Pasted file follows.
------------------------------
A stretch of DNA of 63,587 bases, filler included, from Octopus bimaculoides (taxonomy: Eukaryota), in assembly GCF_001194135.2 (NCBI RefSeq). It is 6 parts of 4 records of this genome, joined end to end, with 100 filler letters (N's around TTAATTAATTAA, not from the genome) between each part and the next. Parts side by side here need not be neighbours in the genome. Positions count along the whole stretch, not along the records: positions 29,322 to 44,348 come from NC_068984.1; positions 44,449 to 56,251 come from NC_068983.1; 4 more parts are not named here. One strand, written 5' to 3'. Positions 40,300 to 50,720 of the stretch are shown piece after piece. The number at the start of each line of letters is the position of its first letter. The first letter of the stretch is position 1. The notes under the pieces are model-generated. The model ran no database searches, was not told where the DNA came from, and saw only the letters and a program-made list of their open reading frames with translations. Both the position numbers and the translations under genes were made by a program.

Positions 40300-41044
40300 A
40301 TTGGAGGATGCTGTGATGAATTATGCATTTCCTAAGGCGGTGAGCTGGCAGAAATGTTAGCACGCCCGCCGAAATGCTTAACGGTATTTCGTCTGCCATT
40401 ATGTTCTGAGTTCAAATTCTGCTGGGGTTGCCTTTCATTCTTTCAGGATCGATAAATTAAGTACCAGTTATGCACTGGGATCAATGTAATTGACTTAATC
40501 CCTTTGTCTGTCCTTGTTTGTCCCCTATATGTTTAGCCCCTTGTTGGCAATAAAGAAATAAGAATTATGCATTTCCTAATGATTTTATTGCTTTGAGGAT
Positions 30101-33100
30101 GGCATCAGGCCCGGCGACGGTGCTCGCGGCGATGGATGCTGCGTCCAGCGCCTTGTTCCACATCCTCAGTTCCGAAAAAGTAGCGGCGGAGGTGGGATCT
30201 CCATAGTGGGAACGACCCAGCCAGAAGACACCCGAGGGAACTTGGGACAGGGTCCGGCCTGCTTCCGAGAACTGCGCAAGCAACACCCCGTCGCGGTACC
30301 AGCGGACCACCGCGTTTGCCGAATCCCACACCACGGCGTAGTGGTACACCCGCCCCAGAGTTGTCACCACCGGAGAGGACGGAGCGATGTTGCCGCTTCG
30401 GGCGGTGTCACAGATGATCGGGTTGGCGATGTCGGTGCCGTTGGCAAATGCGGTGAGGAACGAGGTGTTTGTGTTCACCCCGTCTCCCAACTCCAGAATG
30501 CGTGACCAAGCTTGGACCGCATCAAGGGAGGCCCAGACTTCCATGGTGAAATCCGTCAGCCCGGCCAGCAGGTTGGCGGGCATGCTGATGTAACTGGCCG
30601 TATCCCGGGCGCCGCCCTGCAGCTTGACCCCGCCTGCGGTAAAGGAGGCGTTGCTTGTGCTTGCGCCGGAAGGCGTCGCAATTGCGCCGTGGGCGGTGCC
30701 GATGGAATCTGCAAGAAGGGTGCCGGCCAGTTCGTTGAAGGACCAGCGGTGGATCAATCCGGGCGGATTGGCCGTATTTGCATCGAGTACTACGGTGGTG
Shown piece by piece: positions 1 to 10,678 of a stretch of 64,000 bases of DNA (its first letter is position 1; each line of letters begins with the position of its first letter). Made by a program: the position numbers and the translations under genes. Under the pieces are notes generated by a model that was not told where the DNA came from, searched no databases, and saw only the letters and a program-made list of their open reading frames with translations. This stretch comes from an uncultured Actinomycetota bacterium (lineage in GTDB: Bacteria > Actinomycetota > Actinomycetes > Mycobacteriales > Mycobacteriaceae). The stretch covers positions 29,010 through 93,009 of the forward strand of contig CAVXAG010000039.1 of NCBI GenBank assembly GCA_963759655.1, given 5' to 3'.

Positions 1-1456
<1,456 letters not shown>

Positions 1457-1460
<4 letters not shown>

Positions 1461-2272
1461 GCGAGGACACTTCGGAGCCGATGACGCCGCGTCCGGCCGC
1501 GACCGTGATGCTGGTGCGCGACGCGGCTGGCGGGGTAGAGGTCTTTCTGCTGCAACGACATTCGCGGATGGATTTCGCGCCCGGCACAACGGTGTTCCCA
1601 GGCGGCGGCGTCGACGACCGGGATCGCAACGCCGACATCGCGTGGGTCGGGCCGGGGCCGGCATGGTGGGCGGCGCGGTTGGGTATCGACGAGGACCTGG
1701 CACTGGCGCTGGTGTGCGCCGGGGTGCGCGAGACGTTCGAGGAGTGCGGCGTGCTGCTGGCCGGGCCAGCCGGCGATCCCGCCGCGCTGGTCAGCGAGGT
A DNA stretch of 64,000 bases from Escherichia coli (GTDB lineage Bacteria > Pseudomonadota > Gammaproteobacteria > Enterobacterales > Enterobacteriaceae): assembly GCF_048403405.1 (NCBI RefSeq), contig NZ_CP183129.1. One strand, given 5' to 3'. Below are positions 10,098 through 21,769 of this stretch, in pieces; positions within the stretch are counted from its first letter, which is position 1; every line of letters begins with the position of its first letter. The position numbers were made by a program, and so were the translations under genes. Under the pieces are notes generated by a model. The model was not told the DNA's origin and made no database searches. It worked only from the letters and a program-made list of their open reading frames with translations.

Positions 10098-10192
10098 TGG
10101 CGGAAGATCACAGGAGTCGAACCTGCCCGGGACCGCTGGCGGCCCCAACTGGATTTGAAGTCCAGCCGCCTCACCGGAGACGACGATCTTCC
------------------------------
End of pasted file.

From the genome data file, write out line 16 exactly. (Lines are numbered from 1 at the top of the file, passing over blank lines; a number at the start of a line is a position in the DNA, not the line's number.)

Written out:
Positions 1-1456